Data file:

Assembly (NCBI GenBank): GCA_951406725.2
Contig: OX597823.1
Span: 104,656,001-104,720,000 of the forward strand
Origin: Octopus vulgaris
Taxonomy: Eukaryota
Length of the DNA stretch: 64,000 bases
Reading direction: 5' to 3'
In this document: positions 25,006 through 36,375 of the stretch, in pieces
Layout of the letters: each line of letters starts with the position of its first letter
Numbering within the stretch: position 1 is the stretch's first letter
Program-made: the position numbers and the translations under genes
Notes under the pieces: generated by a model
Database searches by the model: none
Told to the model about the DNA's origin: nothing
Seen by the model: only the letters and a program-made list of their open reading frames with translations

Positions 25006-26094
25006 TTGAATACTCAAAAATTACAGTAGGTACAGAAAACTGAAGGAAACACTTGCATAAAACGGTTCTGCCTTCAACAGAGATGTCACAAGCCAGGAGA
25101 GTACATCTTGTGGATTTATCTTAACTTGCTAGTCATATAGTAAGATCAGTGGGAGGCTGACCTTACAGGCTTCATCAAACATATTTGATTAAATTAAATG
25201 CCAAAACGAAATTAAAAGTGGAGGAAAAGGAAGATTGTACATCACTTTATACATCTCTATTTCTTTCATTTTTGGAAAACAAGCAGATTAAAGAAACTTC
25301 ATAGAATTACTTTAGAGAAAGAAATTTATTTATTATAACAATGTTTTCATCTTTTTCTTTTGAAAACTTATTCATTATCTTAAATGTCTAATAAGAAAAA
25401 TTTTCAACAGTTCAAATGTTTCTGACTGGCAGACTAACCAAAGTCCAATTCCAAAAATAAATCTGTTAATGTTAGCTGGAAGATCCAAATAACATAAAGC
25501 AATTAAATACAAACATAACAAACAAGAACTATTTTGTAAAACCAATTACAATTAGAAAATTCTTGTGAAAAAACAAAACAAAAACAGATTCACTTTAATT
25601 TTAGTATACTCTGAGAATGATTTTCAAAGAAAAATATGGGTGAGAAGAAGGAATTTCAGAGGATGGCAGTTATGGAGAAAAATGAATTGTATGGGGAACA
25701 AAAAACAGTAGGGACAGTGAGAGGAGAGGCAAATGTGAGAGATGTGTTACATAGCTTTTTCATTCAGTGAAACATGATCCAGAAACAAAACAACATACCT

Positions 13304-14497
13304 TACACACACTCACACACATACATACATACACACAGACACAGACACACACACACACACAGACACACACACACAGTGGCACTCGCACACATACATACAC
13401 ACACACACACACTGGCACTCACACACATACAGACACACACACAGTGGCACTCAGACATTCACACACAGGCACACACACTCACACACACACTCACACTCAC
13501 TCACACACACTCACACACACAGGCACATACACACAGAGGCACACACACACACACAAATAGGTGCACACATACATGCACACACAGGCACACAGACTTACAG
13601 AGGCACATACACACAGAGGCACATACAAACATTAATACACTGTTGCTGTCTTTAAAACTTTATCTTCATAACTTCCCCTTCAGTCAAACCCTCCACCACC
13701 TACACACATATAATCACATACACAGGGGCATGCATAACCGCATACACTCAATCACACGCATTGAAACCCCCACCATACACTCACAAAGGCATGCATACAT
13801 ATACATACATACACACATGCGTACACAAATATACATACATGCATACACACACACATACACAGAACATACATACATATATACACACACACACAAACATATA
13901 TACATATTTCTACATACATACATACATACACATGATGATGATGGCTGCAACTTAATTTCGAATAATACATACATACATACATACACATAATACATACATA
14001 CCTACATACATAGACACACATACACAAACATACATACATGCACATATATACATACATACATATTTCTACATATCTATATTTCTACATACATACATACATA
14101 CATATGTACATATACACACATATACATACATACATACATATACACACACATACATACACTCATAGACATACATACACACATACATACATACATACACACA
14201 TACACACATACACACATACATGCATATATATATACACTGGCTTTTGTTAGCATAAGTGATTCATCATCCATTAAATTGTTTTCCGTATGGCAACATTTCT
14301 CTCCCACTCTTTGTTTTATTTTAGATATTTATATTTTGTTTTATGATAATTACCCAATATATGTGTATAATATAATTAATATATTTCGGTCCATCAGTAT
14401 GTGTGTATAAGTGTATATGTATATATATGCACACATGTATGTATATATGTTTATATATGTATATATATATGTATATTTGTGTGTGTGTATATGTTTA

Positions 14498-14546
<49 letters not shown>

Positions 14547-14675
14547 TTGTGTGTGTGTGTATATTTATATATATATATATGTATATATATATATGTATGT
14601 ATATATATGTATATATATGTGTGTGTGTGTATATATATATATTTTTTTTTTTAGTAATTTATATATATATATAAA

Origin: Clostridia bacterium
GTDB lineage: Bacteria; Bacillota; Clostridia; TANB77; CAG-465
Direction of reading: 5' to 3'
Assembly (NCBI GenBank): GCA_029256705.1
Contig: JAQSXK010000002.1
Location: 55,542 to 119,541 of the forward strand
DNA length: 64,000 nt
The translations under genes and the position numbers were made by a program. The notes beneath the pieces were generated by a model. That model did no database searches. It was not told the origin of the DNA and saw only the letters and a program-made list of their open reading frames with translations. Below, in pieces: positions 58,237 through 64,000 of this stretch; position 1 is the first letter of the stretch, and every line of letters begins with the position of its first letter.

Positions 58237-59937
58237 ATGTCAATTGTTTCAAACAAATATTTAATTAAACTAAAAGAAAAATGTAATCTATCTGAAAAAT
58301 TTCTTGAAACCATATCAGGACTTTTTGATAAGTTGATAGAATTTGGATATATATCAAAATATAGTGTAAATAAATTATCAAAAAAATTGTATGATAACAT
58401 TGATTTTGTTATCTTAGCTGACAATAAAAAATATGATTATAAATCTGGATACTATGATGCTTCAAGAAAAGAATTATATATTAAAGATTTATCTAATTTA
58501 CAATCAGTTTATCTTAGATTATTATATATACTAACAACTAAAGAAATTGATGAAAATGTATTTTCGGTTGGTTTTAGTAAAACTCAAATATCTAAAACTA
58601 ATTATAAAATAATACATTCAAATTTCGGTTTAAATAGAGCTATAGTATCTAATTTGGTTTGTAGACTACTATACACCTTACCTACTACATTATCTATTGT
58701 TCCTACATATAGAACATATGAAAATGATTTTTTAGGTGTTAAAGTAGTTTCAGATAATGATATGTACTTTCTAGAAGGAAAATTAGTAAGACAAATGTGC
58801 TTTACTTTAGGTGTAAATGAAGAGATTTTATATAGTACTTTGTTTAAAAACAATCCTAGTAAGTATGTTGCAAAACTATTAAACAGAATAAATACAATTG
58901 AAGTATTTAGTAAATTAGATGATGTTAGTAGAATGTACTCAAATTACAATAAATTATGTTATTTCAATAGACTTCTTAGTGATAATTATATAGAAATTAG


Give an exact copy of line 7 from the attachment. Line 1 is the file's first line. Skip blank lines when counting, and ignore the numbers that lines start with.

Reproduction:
Reading direction: 5' to 3'